Coaching Neutral Wrist

Over the past three weeks, we’ve discussed why neutral spine is important, as well as neutral neck. Today we’re going to bring the series to a close, discussing the importance of keeping a neutral wrist.

While this one may not be as intuitive as the other two, it’s nonetheless important. Watch most people perform any pressing exercise, and you’ll see their wrist getting dominated by the barbell or kettlebell.

At best, it’s an energy leak, reducing their strength, power and performance.

At worst, it’s going to land them on the disabled list.

Below is a quick video on how I coach and cue someone into a neutral wrist alignment:

Once again, here are the key take home points:

  • When doing any kind of pressing, try to get the handle of the kettlebell, or the barbell in close to the thumb (versus towards the fingers). This reduces the lever arm and makes it easier to keep the wrist in neutral.
  • When doing any overhead or pressing work with a kettlebell (arm bar, Turkish get-up, overhead press, windmill, etc.) keep the wrist in neutral. If you can’t “spear” the bell and have your fingers straight up and down, you’re not doing it correctly.
  • When performing any barbell bench pressing, cue yourself to keep the knuckles pointed upwards throughout, but especially as you get close to your chest.

This simple cue can make a profound difference, not only in your strength and performance, but your wrist health as well.

Stay strong

MR

21 Comments

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  1. Mike,
    I often have problems keeping neutral wrist during squats (low bar especially). I think it is more likely in this case to be a case of shoulder mobility deficit rather than not cueing myself to do it. Any thoughts?

    • Perhaps a lack of external rotation? Have you tried foam rolling/static stretching pecs, lats, subscap, etc.?

  2. I really am enjoying your Neutral series.
    These are things that most of us do not think of.

    On a technical note, the audio on these videos is really low volume. Perhaps you can use an external microphone or a separate close voice recorder and sync the video with the audio.

    • Elie –

      Not sure where the problem lies – we use an external mic and a pre-amp. No one else has mentioned the audio being an issue 🙁

      I’ll look into it though – thanks!

  3. Mike-

    Rippetoe recommends the barbell closer to the fingers on a DL-would you agree in this situation? Thanks!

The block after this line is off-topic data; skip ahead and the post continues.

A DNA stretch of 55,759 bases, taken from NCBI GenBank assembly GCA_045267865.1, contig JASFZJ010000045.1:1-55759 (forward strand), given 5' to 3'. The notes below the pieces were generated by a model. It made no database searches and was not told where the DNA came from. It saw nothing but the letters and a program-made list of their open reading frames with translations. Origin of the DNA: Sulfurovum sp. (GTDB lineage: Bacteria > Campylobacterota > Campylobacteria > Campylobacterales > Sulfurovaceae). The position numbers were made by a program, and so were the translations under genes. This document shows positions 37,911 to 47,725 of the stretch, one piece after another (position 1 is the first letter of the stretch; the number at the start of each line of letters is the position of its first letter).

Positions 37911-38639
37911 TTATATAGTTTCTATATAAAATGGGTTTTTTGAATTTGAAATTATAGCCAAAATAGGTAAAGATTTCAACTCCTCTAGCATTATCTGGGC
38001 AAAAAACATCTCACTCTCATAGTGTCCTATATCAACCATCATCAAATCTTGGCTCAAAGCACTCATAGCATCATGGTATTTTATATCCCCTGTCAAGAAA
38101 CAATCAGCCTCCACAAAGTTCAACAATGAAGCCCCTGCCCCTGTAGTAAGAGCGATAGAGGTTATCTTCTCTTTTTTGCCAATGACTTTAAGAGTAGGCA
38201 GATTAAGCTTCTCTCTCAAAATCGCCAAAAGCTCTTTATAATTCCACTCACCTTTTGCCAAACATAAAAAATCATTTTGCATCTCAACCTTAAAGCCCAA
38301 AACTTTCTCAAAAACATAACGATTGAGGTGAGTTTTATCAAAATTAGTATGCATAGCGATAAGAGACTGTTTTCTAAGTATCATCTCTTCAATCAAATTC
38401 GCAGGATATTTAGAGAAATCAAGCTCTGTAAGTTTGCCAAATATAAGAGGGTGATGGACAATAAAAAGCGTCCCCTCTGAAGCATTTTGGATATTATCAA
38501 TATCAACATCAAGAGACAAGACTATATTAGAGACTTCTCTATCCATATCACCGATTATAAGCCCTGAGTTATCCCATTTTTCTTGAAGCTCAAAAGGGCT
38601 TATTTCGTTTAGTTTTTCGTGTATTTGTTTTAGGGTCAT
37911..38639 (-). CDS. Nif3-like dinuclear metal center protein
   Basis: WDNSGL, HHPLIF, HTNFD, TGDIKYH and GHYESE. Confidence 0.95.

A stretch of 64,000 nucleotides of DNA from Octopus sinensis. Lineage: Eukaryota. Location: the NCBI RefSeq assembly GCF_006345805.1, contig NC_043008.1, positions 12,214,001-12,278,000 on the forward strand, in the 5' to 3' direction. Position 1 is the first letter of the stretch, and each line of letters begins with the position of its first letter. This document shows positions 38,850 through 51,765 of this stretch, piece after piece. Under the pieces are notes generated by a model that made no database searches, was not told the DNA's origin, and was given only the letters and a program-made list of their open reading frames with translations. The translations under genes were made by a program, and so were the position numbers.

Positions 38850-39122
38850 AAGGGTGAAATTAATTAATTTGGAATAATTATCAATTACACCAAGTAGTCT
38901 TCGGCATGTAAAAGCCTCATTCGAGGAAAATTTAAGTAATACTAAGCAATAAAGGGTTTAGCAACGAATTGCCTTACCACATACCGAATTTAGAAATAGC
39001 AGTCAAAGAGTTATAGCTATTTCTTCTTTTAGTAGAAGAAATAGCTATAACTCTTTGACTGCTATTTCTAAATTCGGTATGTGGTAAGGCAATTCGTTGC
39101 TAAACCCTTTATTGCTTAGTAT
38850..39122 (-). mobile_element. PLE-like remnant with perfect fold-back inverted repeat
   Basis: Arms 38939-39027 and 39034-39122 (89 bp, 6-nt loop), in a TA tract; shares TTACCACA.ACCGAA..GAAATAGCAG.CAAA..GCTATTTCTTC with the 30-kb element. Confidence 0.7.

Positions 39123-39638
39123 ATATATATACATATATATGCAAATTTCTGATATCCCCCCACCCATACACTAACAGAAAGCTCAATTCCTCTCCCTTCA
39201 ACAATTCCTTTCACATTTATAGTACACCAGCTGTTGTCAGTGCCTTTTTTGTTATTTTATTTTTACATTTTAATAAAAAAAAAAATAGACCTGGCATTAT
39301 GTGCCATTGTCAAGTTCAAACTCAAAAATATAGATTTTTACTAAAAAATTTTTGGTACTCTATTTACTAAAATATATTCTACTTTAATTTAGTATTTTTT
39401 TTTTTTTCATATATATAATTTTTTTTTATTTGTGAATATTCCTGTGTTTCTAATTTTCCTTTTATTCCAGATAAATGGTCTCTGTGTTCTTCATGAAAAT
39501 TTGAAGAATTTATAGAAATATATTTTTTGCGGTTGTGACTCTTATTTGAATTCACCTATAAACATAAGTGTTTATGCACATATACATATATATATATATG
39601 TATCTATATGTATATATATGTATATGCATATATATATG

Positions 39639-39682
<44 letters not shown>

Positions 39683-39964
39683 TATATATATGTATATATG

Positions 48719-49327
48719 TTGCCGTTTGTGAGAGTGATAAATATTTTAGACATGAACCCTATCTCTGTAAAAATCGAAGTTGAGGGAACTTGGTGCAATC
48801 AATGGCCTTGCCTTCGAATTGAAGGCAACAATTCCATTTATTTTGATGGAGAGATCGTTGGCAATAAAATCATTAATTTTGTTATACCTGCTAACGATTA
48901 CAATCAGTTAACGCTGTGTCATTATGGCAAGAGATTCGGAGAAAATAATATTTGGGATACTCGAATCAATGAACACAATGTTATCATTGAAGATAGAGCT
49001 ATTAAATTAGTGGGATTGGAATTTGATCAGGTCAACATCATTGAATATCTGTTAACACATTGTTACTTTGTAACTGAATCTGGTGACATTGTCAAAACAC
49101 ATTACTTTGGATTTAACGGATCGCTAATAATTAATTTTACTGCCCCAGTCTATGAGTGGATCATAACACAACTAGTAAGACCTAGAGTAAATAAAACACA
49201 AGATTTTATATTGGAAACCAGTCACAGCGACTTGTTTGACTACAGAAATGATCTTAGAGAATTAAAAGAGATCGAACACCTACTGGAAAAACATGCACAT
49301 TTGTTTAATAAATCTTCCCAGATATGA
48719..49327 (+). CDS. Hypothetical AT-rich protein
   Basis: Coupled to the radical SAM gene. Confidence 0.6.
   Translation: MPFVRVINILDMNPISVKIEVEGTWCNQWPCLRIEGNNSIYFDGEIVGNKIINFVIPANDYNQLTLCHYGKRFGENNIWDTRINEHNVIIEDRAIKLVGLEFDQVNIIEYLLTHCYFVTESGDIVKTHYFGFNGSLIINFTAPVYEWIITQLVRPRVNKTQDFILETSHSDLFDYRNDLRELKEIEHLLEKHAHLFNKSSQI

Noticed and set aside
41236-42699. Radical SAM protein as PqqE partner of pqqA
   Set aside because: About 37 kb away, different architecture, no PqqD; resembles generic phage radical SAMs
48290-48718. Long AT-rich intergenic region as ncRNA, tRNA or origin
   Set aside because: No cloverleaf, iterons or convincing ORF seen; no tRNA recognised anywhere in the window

• As a general rule of thumb put the weight close to your thumb on pushing exercises and close to the fingers on pulling exercises.

      As deadlifting is pulling put it close to the fingers just as Rippetoe recommends.

  4. Mike,
    What are your thoughts on using a false grip when pressing? For me, using a false grip helps me keep the elbows tucked and I find that it is difficult to maintain this neutral wrist position when using a false grip.

    • Matt- I used to false grip myself. It does allow you to tuck better but unless you are gripping that bar ridiculous tight, trying to stay neutral may risk you dumping it. Personally I’d just try and work on getting tucked with thumb around focusing on staying neutral rather than false grip. Just my thoughts

    • Agreed with Stevie. I understand from a leverage perspective, but the practical side tells us if you dump the bar, you’re going to be shelling out some serious cash at the dentist!

  5. Love the neutral series. I was bench pressing yesterday, and when I got to my heaviest set, I just could not keep my left wrist in neutral. Magically, you posted this video, so now I have some new things to keep in mind.

    BTW, neutral neck was great for my t-bar deadlift. I felt a big difference. Thanks, Mike!

  6. Great stuff Mike. Thanks a lot I was just talking to my guys about that today on their bench.
    Does it apply on BB military press as well? I find the when pressing with straight wrists with a BB my elbows tend to track more to the outside and use more shoulders instead of triceps.

    What are your thoughts on this?

    Thanks Mike! Love the stuff and video series!

    • I think Greg Everett on the O-lift guys would be better people to ask about pressing.

      What makes sense to me (and I feel they’d recommend) is starting closer to the fingers when you’re in the starting/rack position, and as you press up the bar will roll back towards the thumb a bit.

      I could be off here – I need to check out his book again.

  7. How does one keep their wrist in neutral when doing a front squat and overhead press with a bar? That is when the wrist appears to be most strained.

    • This doesn’t apply to front squatting. If you don’t have the requisite mobility to get into the right position, you need to address that limitation first.

      See above re: overhead pressing with a bar. And be sure to check out materials from O-lifting coaches like Glenn Pendlay and Greg Everett – both VERY sharp guys.

      MR

  8. Mike how about neutral wrist against deviation to the thumb or pinky.. Please answer asap because I don’t do wrist work really anymore because I don’t know how to line that up.

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